It doesn’t matter now how many apologies I get from those who have attacked me, it also doesn’t matter if people haven’t changed their minds and continue to support a brutal murdering dictator. Something has been lost and I have to remember that so many people I know are in jail because many of those lovely fearful people made it possible. There are many beautiful things about Jesus’ teachings that have been distorted by the Coptic community and its church leadership. But as the anger subsides for a while, I’m full of sadness and I’m also filled with love for some of the people who have stood their ground and others who haven’t stood their ground but are paradoxically kind loving people who want to do right by their community.
Anger is much easier, it removes a lot of the problems, because beneath the question of morality, there’s a more complex question of humanity.
Sunday, May 12, 2019
It’s often difficult to start. Sometimes it’s easy, but other times it’s difficult. A start can come without expectations or it can be coupled with hope for a certain finish. Experience can make it easy, but it can also make it difficult. I think I’m at the worst place with starts. It’s difficult to start, it comes with expectations and my experience hinders me rather than saves me. My mind envisions all the paths to the hoped end, but they keep getting blocked. I’ve been down this road, I’ve been down that road. That’s what my mind does to my writing. The writing is blocked by cynicism and by fear. What is there to fear about writing? That’s a fair question. It differs from one person to another. I’ve heard about this fear from others but could never relate. Now I think I relate to the sentiment although I’m not certain that it is the same that others have. I fear my words will lead me down a tired path. The quest for something new is hindered by my experience. It’s not just experience. It’s exhaustion.
I would have loved to have been exhausted by writing itself. I would then just quit and find something else to do with my time. But really, I’m just exhausted with life. The futility of it all. The same old results. I had wished this tired old path led me to something fruitful, but it has not. It has lead me to a dead end and I need to figure things out before I am able to write again.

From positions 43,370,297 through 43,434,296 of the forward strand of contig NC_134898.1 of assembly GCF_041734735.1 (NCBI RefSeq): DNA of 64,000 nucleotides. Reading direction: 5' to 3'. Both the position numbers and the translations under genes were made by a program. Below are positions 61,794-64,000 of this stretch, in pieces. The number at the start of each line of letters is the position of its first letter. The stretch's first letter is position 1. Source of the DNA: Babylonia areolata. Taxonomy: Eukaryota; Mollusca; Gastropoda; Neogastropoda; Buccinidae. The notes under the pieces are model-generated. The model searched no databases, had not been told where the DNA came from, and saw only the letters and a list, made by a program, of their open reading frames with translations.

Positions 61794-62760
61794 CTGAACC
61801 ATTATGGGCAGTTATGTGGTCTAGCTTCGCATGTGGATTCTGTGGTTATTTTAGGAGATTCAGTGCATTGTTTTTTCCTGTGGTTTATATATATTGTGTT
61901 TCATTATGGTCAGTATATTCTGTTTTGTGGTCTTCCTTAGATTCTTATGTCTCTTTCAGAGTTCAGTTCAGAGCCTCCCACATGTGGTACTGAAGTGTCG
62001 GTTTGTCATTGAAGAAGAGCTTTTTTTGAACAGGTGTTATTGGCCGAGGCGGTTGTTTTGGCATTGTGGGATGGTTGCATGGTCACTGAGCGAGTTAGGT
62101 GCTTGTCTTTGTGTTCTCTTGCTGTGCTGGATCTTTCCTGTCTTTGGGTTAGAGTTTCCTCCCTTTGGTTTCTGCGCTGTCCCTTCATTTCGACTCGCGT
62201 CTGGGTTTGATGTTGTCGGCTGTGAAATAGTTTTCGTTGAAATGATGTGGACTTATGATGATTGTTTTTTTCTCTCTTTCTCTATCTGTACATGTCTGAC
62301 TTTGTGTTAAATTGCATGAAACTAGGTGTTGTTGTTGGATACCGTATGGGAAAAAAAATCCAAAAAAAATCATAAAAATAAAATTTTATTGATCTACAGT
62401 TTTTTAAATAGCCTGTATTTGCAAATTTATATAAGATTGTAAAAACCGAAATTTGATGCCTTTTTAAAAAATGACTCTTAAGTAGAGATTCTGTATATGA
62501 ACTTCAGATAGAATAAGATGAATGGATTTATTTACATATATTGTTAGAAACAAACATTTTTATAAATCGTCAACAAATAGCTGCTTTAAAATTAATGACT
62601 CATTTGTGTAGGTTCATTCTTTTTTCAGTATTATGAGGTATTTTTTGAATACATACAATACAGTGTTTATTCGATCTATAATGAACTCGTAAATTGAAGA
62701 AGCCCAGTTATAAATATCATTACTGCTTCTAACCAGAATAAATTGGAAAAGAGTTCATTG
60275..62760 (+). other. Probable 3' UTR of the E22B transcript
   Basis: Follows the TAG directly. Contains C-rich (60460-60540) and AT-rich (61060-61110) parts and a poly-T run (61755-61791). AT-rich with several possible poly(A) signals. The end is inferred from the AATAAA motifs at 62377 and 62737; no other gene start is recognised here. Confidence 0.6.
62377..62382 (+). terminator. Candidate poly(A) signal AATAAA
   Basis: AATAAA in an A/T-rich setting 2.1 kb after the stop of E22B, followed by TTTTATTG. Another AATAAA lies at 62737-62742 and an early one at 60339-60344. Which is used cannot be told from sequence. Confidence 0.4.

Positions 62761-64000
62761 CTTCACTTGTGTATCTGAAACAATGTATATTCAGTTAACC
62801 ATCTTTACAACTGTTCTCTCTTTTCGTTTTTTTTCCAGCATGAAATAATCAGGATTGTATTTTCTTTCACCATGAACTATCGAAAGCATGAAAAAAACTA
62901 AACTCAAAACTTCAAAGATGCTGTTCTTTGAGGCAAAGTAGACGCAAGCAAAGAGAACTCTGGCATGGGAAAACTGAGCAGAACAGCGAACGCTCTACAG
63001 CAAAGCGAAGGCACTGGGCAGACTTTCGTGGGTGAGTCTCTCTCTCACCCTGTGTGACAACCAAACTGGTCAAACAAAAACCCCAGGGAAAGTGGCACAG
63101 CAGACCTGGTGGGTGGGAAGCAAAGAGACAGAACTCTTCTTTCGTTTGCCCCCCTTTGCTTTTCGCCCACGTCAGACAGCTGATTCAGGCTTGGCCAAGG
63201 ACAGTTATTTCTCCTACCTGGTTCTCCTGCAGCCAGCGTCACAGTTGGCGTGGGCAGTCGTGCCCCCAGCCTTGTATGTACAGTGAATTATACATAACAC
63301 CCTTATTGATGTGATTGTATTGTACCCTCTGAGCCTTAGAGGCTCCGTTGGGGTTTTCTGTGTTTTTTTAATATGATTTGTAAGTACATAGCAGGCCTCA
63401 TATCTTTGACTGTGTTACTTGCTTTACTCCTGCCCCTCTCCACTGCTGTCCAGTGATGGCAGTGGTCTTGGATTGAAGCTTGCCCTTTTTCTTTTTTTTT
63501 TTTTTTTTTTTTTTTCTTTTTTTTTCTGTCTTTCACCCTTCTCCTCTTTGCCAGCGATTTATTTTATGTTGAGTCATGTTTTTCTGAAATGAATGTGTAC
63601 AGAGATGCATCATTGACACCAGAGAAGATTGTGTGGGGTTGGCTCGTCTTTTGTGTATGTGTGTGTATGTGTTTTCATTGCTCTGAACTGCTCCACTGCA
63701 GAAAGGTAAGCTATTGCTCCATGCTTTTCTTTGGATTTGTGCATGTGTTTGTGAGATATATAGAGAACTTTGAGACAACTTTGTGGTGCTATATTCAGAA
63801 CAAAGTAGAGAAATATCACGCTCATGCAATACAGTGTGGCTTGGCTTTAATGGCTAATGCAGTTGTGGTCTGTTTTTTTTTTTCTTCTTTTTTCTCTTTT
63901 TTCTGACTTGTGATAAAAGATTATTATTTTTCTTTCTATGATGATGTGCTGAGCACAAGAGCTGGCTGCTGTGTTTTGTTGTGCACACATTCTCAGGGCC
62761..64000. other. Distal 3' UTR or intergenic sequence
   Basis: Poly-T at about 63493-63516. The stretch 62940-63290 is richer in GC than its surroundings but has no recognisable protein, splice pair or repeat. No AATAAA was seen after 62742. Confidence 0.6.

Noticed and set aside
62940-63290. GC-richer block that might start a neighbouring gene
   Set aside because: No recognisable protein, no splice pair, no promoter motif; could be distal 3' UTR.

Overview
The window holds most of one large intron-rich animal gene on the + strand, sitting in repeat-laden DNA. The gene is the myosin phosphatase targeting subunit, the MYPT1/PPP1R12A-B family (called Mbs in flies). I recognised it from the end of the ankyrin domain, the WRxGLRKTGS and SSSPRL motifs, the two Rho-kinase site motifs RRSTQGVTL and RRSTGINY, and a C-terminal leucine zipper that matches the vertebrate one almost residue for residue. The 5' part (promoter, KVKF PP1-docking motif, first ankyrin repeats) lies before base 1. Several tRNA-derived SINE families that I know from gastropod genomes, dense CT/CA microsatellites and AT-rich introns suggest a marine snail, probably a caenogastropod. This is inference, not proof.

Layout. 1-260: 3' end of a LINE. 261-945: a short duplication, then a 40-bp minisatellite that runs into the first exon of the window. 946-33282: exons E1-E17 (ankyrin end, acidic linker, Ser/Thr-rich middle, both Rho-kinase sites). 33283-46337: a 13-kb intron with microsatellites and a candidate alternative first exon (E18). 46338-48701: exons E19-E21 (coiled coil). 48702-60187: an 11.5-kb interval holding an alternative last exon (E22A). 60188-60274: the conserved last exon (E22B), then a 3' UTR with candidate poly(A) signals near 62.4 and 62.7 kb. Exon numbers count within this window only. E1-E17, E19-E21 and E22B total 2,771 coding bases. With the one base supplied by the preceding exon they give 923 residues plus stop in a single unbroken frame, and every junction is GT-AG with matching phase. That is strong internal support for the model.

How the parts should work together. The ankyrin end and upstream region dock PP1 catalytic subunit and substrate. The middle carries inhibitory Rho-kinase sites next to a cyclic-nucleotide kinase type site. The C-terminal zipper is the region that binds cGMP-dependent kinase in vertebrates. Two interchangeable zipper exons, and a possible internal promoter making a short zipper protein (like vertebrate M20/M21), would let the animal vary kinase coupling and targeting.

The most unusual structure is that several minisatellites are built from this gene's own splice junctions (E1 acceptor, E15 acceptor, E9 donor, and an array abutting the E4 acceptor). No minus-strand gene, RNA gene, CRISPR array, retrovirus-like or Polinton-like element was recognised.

So I start again, in the hopes of evading some futility. Maybe I’m just accepting it. What did it all matter in the end? The lesson that I’ve learnt is that evil prevails. Good is just something that prevails in literature or motion pictures. I use the non-nuanced terms of good and evil because I’m too tired to make a sophisticated argument. The end result is that evil prevails. This isn’t a Paulo Cohelo thing nor its inversion. I know the world is more complex, but trauma is both simple and very complex. My intellect is able to understand and regurgitate that jargon that analyzes these sentiments, but my own emotions have been stripped down to a primal state, a state of feeling something that does not tolerate the sophistications of reality.
The whole point of expressing all this is purely therapeutic. Can I really express my state of mind? It’s all jumbled up, but this really does express it. It’s still not adequate, it is lacking. Is it abstract? Perhaps a little, but that’s how my mind works. If anything, it’s too simplified for what I’m thinking. I wonder how it sounds like to others. Is it clear or does it sound pretentious? I only ask because my thoughts have always been met with ‘But how do you really feel, concretely?’.. and this is how I’ve always thought of my feelings. Feelings are thoughts. These are my thoughts. These are my feelings.
I realize I have avoided starting anything, but then again, I’m almost finished.
It’s hard to make others understand, when you’ve questioned the accepted norms. This isn’t just some progressive crap though. I’ve questioned the conservative and the ‘progressive’. I’ve always thought something along the lines of ‘Progressives have a dogma that only conservatives have a dogma.’
I’ve used different building blocks for the structure of my thinking. It’s not that different. I too am trapped by my own context and my positionality. Still, starting from scratch is exhausting. Perhaps that’s why I’m unable to start.